Excel Power Query (Table of Contents)
Introduction to Power Query in Excel
Before you start analyzing the data, the step involved is to import the same data. In Excel, we have a generalized way of manually inputting data cell by cell, row by row, and column by column. However, it becomes difficult when you have large lines of data to be entered. Consider a dataset that has 100k rows in it. It will be a time-consuming job, right? Even it is not worth manually enter that much of rows in Excel as it is error-prone. What to do in such cases? Is there any alternative for manual entry? Surely, there is an alternative for the same. Power Query! Nice word to hear? It’s even nicer if you learn how to use it under Excel to import and transform the data under Excel. In this article, we will discuss the Power Query in Excel.
Power Query to Automate the Data Import Process
Power Query is a powerful excel tool that allows a user to import data from various sources into Excel. These sources include some relational databases such as Microsoft SQL Server, Microsoft Access, Azure, etc., as well as data files such as Excel, Text, CSV, XML, JSON, etc. Power Query can help you in automating the data import task in Excel with minimal effort, and it is so much easier than you can feel navigating through Excel itself. Ideally, it can be considered an ETL tool that allows you to Extract, Transform, and Load the data into Excel.
How to Use Power Query in Excel?
Suppose we have a text file in a folder that consists of 1000 rows of data. We will use Power Query to import this file under Excel and try to manipulate the same using Power Query itself.
Step 1: First thing first. We need to create a connection so that we can pull the data from a text file in Excel. Open an Excel file > Click Data tab in Excel ribbon > click Get Data dropdown under the Get & Transform Data section.
Step 2: As soon as you click on the Get Data dropdown, you get several options from where you actually can pull the data. We will navigate towards the option named From Folder, which is under From File dropdown. This option we are using over From Text/CSV option because it has more versatility in it than the latter.
Step 3: As soon as you click on the From Folder option, a new window will pop up. There, you have to browse the path on which the file is located. Click on the Browse… button and navigate towards the path where the data file is located.
Click on OK once you are done with the path browsing.
Step 4: A new window will open with a list of all files present at the path browsed with different file attributes such as file name, data type, date modified and path on which the file is located, file extension, etc.
There are 4 more options at the bottom side of this window that reads Combine, Load, Transform Data, and Cancel.
- Combine allows you to choose between the datasets which you want to combine. However, it doesn’t have a separate Edit option, making it less versatile as you can’t decide which columns to be combined together.
- Load allows you to load the data as a table/Pivot into an Excel sheet irrespective of the actual format of the data under the source file.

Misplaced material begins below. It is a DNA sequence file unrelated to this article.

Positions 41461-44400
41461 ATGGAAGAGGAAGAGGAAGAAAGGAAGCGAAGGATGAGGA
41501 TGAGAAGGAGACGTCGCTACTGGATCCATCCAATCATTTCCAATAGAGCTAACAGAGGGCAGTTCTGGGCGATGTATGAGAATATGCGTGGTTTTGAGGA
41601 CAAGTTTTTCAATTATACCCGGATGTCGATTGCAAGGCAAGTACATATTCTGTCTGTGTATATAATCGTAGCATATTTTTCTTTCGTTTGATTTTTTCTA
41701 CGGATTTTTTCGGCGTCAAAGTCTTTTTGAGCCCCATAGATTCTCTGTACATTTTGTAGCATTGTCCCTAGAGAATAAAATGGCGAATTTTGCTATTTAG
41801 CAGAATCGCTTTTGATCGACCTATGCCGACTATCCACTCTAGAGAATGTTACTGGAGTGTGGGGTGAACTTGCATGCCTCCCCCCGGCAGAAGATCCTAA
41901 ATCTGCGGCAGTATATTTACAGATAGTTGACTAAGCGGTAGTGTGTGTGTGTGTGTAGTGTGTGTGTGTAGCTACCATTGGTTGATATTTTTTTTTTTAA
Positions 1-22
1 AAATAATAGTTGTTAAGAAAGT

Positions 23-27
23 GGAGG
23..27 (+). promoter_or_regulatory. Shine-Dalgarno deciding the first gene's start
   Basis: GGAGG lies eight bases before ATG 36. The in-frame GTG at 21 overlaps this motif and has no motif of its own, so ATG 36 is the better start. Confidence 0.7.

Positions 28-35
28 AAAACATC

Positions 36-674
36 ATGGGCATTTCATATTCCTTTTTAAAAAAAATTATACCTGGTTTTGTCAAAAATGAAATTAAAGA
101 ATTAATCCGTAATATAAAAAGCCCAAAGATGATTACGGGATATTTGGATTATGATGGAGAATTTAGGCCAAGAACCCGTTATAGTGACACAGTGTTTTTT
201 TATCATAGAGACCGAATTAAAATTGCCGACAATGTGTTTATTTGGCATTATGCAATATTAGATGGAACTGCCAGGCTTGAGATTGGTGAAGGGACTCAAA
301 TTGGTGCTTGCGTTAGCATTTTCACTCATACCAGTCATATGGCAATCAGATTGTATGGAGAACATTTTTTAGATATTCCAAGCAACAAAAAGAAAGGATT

- Transform Data allows you to transform the source data files. You can add the calculated column, change the format for certain columns, add or remove columns, group columns, etc.
- Cancel is a button that cancels all other operations under power Query.
Step 5: Click on the Transform Data button and select the file named Source Data.txt; you can see the data layout as shown below:
On the upper ribbon, there are several options such as Home, Transform, Add Column, View. On the left-hand side of the layout, there is a window for Query Setting; we can see all the queries run until here one by one. Please note that each query is a formulated code under Power Query.
Step 6: We now change the data type of the first column to Date. Select the first column named as Date > Right Click > Change Type navigation bar > Select Date as an option to represent all the number values as dates for the given column.
Step 7: As soon as you click on Date, a new window appears named Change Column Type. Click on Add new step there to change the format of the column to Date.
Have a look at the Date column now; it should have changed the format from whole numbers to the Dates.
Step 8: We can also add a computed/calculated column under this layout before we load the same. Follow the navigation as Add Column > Custom Column under the General section. It will allow you to create a new calculated column based on the custom formula.
Step 9: Change the name of the column as Margin% and formulate it as Margin/Sales under Custom Column as shown below:
Click the OK button, and you can see the column being added under the layout.
Step 10: To load this data in Excel, navigate to Home > Close & Load navigation bar > Close & Load To… option (This option allows you to load the data as Table, PivotTable, PivotTable Chart, etc.)
Step 11: Inside the Import Data wizard, select the Table layout, Existing Worksheet and click OK.
You can see a data table loaded as shown below:
This is how we can use Power Query to automate the task of data import under Excel. Let’s wrap the things with some points to be remembered.
Things to Remember
- Power Query is the easiest way to automate the task of data import under Excel. It saves manpower, time as well as reduces human error.
- We can import data from different databases such as SQL Server, Access server, etc., as well as the files such as text, CSV, XML, etc.
This is a guide to Power Query in Excel. Here we discuss how to use Power Query in Excel and how to import data from different databases with examples. You can also go through our other suggested articles –